Ceramics cover a wide range of, typically, nonmetallic, inorganic materials, including clay, cement, silicate glass, and more advanced materials, such as oxides, nitrides, and carbides. Metal-organic polymeric compounds are also used to produce a host of polymer derived ceramics, particularly SiC and Si3N4. The processing of very fine powders in the 50 nm to 100 nm scale or smaller has been the subject of much recent research, primarily because it enhances mechanical reliability and can provide transparency. Traditional forms of ceramic processing include pressing, plastic forming, slip and tape casting, followed by sintering or firing.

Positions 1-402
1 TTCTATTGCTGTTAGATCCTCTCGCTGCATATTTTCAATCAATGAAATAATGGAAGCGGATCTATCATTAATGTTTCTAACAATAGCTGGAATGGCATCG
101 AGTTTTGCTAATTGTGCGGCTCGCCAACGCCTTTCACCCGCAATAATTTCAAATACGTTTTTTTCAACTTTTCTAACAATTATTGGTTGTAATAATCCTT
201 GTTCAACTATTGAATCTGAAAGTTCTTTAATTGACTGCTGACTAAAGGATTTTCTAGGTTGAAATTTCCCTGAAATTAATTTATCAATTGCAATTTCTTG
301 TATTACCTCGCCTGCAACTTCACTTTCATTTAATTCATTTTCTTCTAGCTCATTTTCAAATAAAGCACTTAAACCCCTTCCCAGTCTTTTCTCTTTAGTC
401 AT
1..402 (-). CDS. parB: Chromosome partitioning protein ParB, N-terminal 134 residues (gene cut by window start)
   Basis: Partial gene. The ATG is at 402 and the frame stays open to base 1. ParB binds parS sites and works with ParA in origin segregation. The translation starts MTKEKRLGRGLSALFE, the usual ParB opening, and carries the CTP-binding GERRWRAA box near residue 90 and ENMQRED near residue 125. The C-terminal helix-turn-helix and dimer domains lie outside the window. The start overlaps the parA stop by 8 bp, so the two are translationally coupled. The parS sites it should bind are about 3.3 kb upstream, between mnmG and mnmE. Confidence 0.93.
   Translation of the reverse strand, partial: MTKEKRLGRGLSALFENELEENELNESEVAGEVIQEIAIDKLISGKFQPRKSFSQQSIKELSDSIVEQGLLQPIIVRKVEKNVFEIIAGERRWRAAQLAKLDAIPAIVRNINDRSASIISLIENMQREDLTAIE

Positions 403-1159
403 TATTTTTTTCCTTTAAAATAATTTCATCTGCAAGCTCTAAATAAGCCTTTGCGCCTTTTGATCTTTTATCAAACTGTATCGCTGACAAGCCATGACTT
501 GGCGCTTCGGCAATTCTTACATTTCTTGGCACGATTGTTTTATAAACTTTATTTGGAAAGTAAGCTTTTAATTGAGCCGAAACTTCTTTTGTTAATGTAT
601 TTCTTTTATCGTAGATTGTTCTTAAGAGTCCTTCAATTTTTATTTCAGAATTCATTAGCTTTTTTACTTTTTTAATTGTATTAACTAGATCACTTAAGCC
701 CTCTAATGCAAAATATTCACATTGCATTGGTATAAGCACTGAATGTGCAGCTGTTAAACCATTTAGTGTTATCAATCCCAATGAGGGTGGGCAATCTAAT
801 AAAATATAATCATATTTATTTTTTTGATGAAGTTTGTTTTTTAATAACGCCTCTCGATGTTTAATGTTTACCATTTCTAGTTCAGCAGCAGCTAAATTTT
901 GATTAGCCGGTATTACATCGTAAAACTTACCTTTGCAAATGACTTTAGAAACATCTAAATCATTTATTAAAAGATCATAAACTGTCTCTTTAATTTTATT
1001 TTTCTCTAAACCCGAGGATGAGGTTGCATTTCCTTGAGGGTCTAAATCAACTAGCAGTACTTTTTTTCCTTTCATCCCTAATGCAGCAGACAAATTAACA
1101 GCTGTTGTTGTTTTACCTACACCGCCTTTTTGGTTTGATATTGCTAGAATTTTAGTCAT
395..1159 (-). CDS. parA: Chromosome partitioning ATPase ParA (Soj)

New methods of processing advanced ceramic materials are being discovered by Penn State scientists for use in lasers, optical communications, implants, spark plugs, and microelectronics. These methods include templated grain growth, microwave sintering, nanometer to micrometer synthesis and processing in water, and micro and nanoscale high pressure techniques.
Gary Messing: Substituting Ceramics for Single Crystals
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